Strengthening of Dirichlet's theorem on arithmetic progressions

Hello all, Dirichlet's famous theorem asserts that any arithmetic progression $\lbrace ax+b | x \in {\mathbb N}\rbrace$ contains infinitely many primes if a and b are relatively prime.

I am wondering if the following strengthening of Dirichlet's theorem is also true :

Let $a,b$ be relatively prime integers as above. Then there is a uniform bound $g(a,b)$ such that any interval $\lbrace x+1,x+2, \ldots ,x+g(a,b)\rbrace$ of $g(a,b)$ successive integers contains at least one integer $y$ which is congruent to $b$ modulo $a$ and which is not divisible by any integer between $x+1$ (inclusive if $y\neq x+1$) and $y$ (exclusive).

Without the uniform bound, this would be a tasteless easy consequence of Dirichlet's theorem. With the bound, however, it becomes stronger than Dirichlet's theorem.

Perhaps the two are in fact equivalent ?

• I don't understand how this statement is stronger than Dirichlet's theorem. – Qiaochu Yuan Mar 5 '10 at 6:13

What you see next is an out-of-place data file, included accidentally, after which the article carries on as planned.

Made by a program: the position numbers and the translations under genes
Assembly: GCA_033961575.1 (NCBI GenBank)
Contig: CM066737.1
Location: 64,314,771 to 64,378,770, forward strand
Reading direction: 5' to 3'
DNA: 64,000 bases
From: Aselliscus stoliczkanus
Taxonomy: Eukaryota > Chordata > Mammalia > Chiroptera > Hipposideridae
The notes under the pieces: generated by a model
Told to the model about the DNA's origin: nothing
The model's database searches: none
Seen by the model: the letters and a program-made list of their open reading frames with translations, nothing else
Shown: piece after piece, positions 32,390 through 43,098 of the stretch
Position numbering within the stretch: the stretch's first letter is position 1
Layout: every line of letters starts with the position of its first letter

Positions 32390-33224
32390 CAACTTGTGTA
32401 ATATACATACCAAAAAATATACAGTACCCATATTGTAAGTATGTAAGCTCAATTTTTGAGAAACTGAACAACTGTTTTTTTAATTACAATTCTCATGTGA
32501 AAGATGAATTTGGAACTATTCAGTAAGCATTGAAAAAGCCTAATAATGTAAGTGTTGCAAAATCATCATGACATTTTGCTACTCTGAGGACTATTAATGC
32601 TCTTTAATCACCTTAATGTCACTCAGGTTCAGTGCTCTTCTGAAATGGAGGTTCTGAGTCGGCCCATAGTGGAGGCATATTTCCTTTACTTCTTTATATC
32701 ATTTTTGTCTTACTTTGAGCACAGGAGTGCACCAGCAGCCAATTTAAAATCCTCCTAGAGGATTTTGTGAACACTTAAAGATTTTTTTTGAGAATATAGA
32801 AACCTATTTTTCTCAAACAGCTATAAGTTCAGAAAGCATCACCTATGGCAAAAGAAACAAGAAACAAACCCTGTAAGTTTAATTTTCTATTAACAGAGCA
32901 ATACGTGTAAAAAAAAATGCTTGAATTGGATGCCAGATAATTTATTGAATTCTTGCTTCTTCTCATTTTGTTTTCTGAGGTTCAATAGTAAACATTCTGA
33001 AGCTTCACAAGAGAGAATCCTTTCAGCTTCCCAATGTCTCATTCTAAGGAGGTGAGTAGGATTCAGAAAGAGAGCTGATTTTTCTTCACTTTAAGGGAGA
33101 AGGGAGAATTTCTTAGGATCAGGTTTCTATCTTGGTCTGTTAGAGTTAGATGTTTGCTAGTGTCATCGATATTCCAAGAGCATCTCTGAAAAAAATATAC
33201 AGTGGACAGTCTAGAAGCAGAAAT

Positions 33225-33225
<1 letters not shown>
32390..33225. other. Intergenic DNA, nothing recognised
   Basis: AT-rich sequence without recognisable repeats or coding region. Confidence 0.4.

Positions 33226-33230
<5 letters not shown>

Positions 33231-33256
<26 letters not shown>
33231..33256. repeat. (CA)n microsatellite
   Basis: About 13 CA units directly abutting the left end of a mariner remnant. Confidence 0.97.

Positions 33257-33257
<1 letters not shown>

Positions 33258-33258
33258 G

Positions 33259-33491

• If I understand correctly, your statement is implied by a seemingly weak version of Dirichlet's theorem. Given a,b, let p be a prime congruent to b mod a so that p>a. Let g(a,b) = p. If x<p, take y=p. If $x\geq p$, let y be the smallest number bigger than x that is congruent to b mod a. Then y is at most x+a, so y is not divisible by the numbers between x and y because they're too big: y<2x. – Jonas Meyer Mar 5 '10 at 7:58
• @ Qiaochu : As you explained in your own question about Dirichlet's theorem, it suffices to show that there exists at least one prime congruent to b modulo a. Let A be the lcm of all the integers between 2 and a. There is a B coprime to A such that any number congruent to B modulo A is also congruent to b modulo a and is not divisble by any number <=a. We know that there is a y between a+1 and a+g(A,B), such that y is not divisible by any integer in [x+1,y-1] and y is congruent to B modulo A. It is readily seen that y is prime, qed. – Ewan Delanoy Mar 5 '10 at 15:31
• @ Jonas : you're right. In fact, the optimal value of g(a,b) is exactly the smallest prime congruent to b modulo a. – Ewan Delanoy Mar 5 '10 at 15:41